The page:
The first installment of de Beauvoir's autobiography, Memoirs of a Dutiful Daughter, is the story of the author's rejection of the bourgeois values of her parents' lives. The second volume, The Prime of Life, covers the years 1929 through 1944. Written in the postwar years, she separated the events taking place in Europe that led to the war from her own, isolated life. By 1939, however, the two strands were inseparable. Both de Beauvoir and Sartre were teaching in Paris when the war broke out. Earlier she had written two novels that she never submitted for publication and one collection of short stories that was rejected for publication. She was, she said, too happy to write.
That happiness ended in the 1940s with the outbreak of World War II and the interruption of her relationship with Sartre. The introduction of another woman into Sartre's life, and then the anxiety and loneliness de Beauvoir felt while Sartre was a prisoner for more than a year led to her first significant novel, She Came to Stay, published in 1943. She Came to Stay is a study of the effects of love and jealousy. In the next four years she published The Blood of Others, Pyrrhus et Cinéas, Les Bouches Inutiles, and All Men are Mortal.
America Day By Day a chronicle of de Beauvoir's 1947 trip to the United States, and the third installment of her autobiography, Force of Circumstances, cover the period during which the author was formulating and writing The Second Sex, her feminist tract.

The Second Sex

Written in 1949, The Second Sex is blunt and inelegant like her other writing. Its power comes from its content. Her themes and method of attack in The Second Sex are also the reoccurring issues of her work. The book rests on two theses: that man, who views himself as the essential being, has made woman into the inessential being, "the Other," and that femininity as a trait is an artificial posture. Both theses derive from Sartre's existentialism.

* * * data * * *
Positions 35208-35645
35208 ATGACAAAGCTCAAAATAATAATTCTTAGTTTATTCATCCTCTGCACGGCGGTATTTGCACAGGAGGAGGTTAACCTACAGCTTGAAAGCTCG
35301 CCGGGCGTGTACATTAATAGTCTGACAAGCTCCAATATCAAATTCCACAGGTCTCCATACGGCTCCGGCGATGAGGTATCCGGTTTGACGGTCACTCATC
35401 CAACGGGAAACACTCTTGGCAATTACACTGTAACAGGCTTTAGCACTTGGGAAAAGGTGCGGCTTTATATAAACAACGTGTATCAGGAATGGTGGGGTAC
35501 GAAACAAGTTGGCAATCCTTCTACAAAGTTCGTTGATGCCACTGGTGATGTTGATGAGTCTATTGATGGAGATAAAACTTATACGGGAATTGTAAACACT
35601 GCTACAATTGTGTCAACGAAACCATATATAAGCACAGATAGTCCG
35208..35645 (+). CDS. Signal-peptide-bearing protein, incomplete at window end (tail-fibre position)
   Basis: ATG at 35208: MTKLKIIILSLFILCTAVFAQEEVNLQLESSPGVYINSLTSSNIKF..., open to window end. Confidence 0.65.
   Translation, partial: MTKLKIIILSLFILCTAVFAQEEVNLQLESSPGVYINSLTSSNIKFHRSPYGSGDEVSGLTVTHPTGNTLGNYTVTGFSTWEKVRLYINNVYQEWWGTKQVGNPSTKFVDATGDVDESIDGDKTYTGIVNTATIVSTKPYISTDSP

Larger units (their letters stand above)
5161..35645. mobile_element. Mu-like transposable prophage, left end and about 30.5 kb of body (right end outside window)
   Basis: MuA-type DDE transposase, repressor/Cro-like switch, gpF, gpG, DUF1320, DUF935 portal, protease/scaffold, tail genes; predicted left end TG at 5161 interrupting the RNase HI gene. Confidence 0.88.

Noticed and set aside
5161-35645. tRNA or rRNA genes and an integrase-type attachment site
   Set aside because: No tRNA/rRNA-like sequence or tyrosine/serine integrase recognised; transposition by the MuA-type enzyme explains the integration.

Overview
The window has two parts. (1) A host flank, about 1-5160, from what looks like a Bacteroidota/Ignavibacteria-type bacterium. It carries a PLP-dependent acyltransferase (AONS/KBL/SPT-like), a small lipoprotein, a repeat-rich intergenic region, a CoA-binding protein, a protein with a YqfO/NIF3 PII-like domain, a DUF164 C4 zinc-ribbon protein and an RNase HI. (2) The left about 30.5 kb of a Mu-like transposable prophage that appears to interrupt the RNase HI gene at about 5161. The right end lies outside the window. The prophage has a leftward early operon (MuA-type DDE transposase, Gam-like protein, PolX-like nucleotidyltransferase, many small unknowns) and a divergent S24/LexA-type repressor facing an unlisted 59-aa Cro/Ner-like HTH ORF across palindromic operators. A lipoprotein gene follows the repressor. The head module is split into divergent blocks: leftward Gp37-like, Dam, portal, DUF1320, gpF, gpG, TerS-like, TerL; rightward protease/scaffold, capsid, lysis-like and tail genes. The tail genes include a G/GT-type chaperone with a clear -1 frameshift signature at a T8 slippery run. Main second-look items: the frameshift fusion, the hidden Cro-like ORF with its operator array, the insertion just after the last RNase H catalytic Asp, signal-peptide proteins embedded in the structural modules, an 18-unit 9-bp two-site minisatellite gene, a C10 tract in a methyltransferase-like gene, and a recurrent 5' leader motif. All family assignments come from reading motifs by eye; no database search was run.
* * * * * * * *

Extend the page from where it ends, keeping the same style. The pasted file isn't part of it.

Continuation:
The Second Sex was perhaps the most important treatise on women's rights through the 1980s. When it first appeared, however, the reception was less than overwhelming. The lesson of her own life—that womanhood is not a condition one is born to but rather a posture one takes on—was fully realized here. De Beauvoir's personal frustrations were placed in terms of the general, dependent condition of women. Historical, psychological, sociological, and philosophical, The Second Sex does not offer any concrete solutions except "that men and women rise above their natural differentiation and unequivocally affirm their brotherhood."
If The Second Sex bemoans the female condition, de Beauvoir's portrayal of her own life revealed the possibilities available to the woman who can escape enslavement. Hers was a life of equality, yet de Beauvoir remained a voice and a model for those women whose lives were not liberated.
The fourth installment of her autobiography, All Said And Done, was written when de Beauvoir was 63. It portrays a person who has always been secure in an imperfect world. She writes: "Since I was 21, I have never been lonely. The opportunities granted to me at the beginning helped me not only to lead a happy life but to be happy in the life I led. I have been aware of my shortcomings and my limits, but I have made the best of them. When I was tormented by what was happening in the world, it was the world I wanted to change, not my place in it."

De Beauvoir died of a circulatory ailment in a Parisian hospital April 14, 1986. Sartre had died six years earlier.
Her grave

1 comment:

  1. Second Sex was never blunt and inelegant......its true to the core. We fear to admit it to ourselves.....